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The tide on Earth appears absolutely whenever the moon is overhead. Is that tide caused by spacetime, re-curvature in space or attraction gravity?

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Related: physics.stackexchange.com/q/3009/2451 –  Qmechanic Aug 17 '13 at 12:06
    
BTW--The tide also appears when the moon is underfoot (as it were). This is obvious when you understand the physics and may help you in establishing that understanding. –  dmckee Aug 17 '13 at 21:32
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2 Answers 2

Well, basically gravity is a consequence of curved spacetime!

Space-time is distorted by the presence of mass. This results in any other mass in the vicinity being attracted to it. This attractive force is called gravity. So, basically gravity is caused because masses curve space-time.

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Actually the rubber sheet or mattress analogy, though very common, is terrible! See physics.stackexchange.com/q/7781, physics.stackexchange.com/q/16925 and physics.stackexchange.com/q/3009 –  Michael Brown Aug 17 '13 at 14:09
    
Well it may not be true, but it works something like that - where there's mass, other mass will be attracted. For a layman to understand I think it's quite a good way to show it. –  mikhailcazi Aug 17 '13 at 14:27
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Anyway, since it is NOT true, I'll remove that part. –  mikhailcazi Aug 17 '13 at 14:31
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First,tides can also occur when the moon is directly below us.Tides occur at an interval of 12 hrs so twice a day.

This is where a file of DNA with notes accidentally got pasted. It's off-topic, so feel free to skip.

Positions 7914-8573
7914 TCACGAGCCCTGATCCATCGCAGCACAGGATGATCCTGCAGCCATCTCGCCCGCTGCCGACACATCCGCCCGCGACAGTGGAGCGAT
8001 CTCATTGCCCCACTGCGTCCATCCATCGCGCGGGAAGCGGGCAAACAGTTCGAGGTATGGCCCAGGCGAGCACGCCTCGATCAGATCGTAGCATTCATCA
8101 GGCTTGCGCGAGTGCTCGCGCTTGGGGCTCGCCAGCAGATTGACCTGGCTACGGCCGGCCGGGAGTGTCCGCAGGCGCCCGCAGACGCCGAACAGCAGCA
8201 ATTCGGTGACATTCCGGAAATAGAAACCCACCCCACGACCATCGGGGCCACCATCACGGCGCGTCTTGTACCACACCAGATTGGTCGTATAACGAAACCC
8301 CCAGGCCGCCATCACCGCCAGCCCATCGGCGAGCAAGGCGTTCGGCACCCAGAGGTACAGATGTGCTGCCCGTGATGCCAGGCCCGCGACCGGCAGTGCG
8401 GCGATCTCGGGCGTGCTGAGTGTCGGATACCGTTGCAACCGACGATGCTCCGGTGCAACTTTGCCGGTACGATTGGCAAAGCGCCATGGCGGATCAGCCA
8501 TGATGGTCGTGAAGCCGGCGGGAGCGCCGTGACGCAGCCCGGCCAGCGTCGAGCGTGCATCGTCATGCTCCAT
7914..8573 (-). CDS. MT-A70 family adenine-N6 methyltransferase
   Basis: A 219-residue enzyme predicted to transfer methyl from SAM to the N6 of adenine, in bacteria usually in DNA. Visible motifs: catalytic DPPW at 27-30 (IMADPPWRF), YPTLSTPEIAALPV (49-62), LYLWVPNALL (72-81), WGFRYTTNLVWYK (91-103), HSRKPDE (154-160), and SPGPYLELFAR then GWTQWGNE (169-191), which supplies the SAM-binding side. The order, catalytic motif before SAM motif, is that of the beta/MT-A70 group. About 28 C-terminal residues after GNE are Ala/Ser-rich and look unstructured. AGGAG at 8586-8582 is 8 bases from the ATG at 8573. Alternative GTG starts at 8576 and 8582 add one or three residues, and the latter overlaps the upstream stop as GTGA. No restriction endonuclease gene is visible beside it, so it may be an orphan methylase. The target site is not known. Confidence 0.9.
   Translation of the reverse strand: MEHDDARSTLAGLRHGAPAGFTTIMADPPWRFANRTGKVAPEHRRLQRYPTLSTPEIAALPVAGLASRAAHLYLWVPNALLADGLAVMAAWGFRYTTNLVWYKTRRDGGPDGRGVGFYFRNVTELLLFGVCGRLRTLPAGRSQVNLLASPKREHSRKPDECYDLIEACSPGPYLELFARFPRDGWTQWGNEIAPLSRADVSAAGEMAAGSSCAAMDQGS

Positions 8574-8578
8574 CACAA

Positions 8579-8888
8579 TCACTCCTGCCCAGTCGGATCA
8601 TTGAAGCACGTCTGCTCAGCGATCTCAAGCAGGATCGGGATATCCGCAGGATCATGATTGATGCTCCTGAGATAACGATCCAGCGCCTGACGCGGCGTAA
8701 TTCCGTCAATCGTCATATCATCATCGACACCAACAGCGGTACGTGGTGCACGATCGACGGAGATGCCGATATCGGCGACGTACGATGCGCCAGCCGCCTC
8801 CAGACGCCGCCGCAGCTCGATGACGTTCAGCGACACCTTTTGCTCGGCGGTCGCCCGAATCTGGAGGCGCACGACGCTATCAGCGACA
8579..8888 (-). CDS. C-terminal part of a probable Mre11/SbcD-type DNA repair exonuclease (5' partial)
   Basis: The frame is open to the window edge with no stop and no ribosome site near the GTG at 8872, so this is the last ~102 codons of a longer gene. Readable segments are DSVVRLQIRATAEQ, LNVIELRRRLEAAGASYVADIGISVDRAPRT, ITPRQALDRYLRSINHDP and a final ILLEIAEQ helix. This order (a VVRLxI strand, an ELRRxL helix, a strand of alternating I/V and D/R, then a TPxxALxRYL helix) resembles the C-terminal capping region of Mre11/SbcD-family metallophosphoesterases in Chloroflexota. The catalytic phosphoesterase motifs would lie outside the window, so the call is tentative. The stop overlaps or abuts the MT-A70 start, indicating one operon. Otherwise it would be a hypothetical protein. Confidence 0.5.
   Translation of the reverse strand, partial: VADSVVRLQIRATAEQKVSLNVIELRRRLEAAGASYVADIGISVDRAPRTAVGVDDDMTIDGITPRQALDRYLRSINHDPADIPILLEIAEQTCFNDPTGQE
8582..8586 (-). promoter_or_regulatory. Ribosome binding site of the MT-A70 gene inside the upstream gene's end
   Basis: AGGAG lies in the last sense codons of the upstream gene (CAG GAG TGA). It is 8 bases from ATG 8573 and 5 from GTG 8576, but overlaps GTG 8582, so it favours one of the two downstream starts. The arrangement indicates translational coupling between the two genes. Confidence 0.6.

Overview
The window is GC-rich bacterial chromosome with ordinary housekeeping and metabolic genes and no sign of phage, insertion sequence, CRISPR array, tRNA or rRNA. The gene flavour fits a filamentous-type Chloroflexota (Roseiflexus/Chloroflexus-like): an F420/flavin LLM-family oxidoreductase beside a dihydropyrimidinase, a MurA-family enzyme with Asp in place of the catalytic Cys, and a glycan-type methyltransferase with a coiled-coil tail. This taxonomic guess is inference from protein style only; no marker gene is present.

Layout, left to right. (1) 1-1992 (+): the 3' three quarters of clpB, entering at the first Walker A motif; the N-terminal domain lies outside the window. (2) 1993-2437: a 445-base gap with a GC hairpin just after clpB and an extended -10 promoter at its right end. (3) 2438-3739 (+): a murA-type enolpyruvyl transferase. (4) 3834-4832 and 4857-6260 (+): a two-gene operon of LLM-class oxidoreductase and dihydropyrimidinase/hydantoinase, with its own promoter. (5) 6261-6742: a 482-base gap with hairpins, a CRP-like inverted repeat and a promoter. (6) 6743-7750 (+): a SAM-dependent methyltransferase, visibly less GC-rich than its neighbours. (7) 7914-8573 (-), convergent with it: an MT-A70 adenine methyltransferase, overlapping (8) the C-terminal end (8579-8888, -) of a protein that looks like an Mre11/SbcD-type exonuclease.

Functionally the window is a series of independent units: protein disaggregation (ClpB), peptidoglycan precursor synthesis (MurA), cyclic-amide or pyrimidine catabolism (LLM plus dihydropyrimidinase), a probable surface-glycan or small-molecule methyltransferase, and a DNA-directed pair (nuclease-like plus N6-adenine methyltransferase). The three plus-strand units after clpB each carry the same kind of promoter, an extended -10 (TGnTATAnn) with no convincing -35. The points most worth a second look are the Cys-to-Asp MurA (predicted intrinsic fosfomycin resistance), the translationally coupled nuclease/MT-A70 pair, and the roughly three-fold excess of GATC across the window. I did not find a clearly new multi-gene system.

Now,we don't need curvature of space to explain tides on earth.They can simply be explained by Newtonian gravity.

Consider the situation as shown in the figure.enter image description here

m stands for some small mass relative to $M_1$ and $M_2$ which represents say the oceans.

Lets calculate the difference between force of moon acting at centre and acting at edge on $m$(This gives us the tidal force)

$F_m=(\frac{GM_2m}{(d-R_1)^2} - \frac{GM_2m}{d^2})\hat{r}$

where

$d=$distance between earth and moon,

$\hat{r}$ is the radius vector from the earth towards the moon.

Now expanding the first term as a Taylor series and neglecting terms of order three and higher($d>>R_1$):

$F_m=(\frac{GM_2m}{d^2}+\frac{GM_2mR_1}{d^3} - \frac{GM_2m}{d^2})\hat{r}$ $=\frac{GM_2mR_1}{d^3}\hat{r}$ Now this force points towards the moon(from our definition of $\hat{r}$) and therefore the water slightly moves towards the moon.

If we were to repeat our calculation for the mass $m$ on the other side of earth,we would observe this "tidal force" to point away from the moon which makes $m$ go away from the earth.This leads to the familiar shape of earth's oceans.

enter image description here

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Indeed this demonstrates the basic mechanism. Then put the system in motion (earth's rotation and moon's orbit) and it no longer lines up properly: en.wikipedia.org/wiki/Lunitidal_interval. Then add solar tidal force. –  Steve Jessop Mar 11 at 11:42
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